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Do different colors of light change the color of a plants' petals or their growth?
Question Date: 2017-01-18
Answer 1:

I know someone who did a winning school science fair project by growing plants under different colors of cellophane. Her big brother suggested the project. My daughter sort of tried it, but she didn't really finish the project.

I have some succulent plants that have purple-black leaves when the sun is bright, but the leaves gradually get greener when there's less sun and the nights are longer.

This website says blue light helps leaves grow, and red + blue light helps plants flower:
click here please

This website tells about what each color of light does for plants:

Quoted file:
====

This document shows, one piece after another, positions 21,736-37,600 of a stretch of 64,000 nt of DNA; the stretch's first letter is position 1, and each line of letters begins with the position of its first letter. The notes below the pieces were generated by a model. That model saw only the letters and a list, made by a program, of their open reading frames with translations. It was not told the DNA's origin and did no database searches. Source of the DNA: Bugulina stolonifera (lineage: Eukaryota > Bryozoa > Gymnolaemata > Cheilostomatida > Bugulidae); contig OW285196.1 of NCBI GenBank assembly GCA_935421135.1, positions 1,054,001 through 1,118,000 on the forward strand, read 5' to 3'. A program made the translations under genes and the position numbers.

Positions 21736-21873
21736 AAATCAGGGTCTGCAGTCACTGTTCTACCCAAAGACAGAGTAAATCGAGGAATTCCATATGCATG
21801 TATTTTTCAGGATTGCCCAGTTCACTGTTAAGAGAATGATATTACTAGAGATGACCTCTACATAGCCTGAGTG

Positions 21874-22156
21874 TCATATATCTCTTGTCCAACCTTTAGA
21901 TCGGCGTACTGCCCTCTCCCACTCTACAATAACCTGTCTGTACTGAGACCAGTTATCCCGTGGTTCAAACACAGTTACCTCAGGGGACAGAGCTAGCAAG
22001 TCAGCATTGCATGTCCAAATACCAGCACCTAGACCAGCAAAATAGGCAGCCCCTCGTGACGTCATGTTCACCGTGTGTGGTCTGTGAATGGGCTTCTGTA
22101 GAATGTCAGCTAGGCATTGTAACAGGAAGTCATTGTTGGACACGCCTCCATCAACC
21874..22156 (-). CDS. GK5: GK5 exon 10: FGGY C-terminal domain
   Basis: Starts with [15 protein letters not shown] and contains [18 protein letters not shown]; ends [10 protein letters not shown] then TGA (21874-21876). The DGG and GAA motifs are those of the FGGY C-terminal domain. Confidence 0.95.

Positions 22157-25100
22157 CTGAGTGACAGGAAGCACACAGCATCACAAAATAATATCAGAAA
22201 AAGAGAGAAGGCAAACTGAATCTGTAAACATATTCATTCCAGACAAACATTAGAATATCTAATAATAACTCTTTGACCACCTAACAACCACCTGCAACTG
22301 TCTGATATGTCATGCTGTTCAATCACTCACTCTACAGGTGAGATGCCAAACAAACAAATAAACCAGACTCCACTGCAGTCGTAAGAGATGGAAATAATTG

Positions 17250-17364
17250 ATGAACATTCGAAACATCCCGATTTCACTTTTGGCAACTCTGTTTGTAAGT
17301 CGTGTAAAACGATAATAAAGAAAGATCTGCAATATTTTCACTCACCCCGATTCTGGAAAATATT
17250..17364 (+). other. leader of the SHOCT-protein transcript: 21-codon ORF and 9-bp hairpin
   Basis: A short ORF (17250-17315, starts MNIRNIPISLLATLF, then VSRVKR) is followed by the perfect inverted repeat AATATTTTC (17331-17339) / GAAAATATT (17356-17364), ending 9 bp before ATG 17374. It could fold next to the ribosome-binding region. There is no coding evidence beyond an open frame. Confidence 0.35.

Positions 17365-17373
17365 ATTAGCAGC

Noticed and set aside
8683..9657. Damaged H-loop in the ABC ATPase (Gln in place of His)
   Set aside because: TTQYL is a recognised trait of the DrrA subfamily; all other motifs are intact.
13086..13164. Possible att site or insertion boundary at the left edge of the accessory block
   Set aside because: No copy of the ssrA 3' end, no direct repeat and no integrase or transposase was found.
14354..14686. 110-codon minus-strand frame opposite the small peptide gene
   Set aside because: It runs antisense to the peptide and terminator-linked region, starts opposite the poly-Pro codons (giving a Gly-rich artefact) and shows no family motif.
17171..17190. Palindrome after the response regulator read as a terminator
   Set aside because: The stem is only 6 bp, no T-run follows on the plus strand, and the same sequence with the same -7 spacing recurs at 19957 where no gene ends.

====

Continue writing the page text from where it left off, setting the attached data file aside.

please click here

Plants will grow poorly if they don't get the color of light that their chlorophyll molecules need for energy.

Here's a ScienceLine answer about this:
scienceline answer

Some flowers, like hydrangea, are blue or pink or lavender, depending on how much acid is in the flowers. You can see this change in color with blueberries if you crush them up and add vinegar to some of them and baking soda to others. Vinegar is an acid, and baking soda is not an acid; it's a base.

Thanks for your question, Sadie - I enjoyed answering it!

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